In his first month as a pediatric intern at the University of California San Francisco, Alexander Hartman saw his first patient with an eating disorder. The same night, he saw a dozen more.
His first rotation of his first year of residency was in the general pediatrics ward, and on nights, Hartman and the other interns covered the adolescent service, seeing teens starting from puberty. One night in June 2020, there were around a dozen patients in the ward, all with eating disorders. It was double the usual caseload.
Some patients had been there for weeks, Hartman said, and were well known to the service due to their long-term eating disorders, while others were new. All of them found that the pandemic had exacerbated their stress. Hartman found himself running between the ward and the adolescents, intercepting pages. He saw one 16-year-old girl, who he was told had come to the department for treatment before, who was now refusing food, her heart rate dipping into the 30s.
“I’m just like, I don’t know anything about treating eating disorders,” he said of his anxiety that night. “And now it’s just routine.”
For physicians new to pediatrics, this has created an inverse training experience: they’re treating children with mental health concerns daily, but don’t see nearly as many of the “bread and butter” conditions that define pediatrics like the contagious, spreadable bronchiolitis or flu.
It wasn’t until nine months after he first treated teens with eating disorders that Hartman diagnosed his first ear infection. When he peered into the patient’s ear and realized that’s what it was — “that’s a bulging tympanic membrane!” — he had to look up the right amount of amoxicillin to prescribe, the dose not yet committed to memory. The attending on duty gathered all the medical students and Hartman’s co-interns to come take a look at the ear, as if it were a rarified orphan disease they may not see again.
Fewer asthma attacks and fewer kids giving each other the flu is good. But for trainees who expected to cover plenty of ground in their first year, it’s intimidating to feel so uncertain and unsteady. This summer, interns will advance to second-year, “supervising” residents, even though some have little to no experience with certain basic conditions.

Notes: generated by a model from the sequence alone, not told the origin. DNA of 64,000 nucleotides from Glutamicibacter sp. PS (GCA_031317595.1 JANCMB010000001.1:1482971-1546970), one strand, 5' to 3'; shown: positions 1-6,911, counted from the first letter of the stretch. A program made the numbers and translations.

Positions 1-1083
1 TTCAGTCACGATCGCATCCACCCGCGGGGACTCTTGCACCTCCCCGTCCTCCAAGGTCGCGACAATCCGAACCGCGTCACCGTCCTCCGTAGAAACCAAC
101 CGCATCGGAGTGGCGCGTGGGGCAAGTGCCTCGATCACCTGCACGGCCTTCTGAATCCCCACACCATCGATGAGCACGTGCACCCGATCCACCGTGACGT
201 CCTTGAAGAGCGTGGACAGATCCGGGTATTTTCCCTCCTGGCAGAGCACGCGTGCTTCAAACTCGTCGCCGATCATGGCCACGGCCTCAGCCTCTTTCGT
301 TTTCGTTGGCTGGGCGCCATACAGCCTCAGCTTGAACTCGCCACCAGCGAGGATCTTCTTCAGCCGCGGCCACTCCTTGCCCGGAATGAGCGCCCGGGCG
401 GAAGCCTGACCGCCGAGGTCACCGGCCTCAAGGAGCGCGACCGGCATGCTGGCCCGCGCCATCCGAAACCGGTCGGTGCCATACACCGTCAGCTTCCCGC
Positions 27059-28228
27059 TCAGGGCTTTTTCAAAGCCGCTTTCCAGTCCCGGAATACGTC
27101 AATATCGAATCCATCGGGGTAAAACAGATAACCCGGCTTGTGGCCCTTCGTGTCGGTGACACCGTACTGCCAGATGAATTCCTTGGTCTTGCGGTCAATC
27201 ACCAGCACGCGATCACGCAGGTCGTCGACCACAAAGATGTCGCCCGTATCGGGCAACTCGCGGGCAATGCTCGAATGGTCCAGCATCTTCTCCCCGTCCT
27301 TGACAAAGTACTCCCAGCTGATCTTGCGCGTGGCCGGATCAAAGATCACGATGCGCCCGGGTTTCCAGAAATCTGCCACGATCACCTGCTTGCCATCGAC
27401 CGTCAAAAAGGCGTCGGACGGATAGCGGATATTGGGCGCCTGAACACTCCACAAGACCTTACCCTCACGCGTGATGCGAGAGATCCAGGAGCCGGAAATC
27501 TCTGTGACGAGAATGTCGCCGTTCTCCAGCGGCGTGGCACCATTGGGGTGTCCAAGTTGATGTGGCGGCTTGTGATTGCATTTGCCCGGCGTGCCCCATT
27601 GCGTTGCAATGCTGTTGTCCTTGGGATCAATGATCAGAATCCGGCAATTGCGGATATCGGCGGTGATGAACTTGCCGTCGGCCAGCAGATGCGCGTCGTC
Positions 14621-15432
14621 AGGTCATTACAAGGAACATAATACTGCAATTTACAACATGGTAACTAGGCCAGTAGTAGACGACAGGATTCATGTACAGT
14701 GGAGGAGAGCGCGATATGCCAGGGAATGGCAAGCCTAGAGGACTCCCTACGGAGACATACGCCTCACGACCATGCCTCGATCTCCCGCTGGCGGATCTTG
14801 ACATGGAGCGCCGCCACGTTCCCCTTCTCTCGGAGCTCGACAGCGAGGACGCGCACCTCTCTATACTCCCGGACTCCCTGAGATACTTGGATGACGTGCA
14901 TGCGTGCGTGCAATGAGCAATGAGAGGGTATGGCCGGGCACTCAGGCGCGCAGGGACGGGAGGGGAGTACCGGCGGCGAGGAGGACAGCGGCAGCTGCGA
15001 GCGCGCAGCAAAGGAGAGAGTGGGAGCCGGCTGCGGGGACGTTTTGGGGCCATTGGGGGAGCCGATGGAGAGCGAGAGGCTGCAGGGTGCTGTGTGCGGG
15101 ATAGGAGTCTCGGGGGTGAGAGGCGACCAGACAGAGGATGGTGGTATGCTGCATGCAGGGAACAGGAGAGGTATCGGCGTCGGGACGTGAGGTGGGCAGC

When Nishant Pandya, a pediatric intern at Yale, talks to his senior residents, they tell him about how they often treated eight kids with bronchiolitis, a common respiratory infection, in just one day. Pandya said he’s seen maybe 15 cases all year.
“There’s something about doing the thing and seeing the thing and being forced into decision-making at that moment.”
Nishant Pandya, pediatric medicine intern, Yale
“You can academically read about it all you want,” he said. “But there’s something about doing the thing and seeing the thing and being forced into decision-making at that moment.”
In April, almost a year into his internship, Pandya had a patient with asthma and sleep apnea who received medication overnight to help his breathing. But as Pandya watched his loud breathing, coughing, and snoring in his sleep, he grew nervous. Was this normal, or is his asthma worsening? He didn’t have enough real-world experience to know for certain. His supervisor was taking a nap, so he asked another resident to come take a look.
“Being a supervising doctor next year for interns, I think that will just require approaching the year with continued humility,” Pandya said.
While they might still lack “bread and butter” experience, interns have gained hours of treating mental health emergencies — training that, in another year, might be far less intensive. In a 2013 survey of pediatricians, two out of every three people polled said they lacked training in how to treat mental health conditions in kids.
When Sonia Taneja, a first-year resident in Boston, interviewed for spots in pediatric residencies last year, she told interviewers she wanted a program that would have her “inundated with patients.” She was interested in pursuing a broad specialty such as emergency medicine or primary care, and expected to become an expert at treating the basics.
Instead of the usual infections, she has seen an overwhelming number of mental health crises, including kids coming in with suicidal ideation or having attempted suicide. She has seen so many of those cases in the past 10 months, that she can’t even remember her first such patient.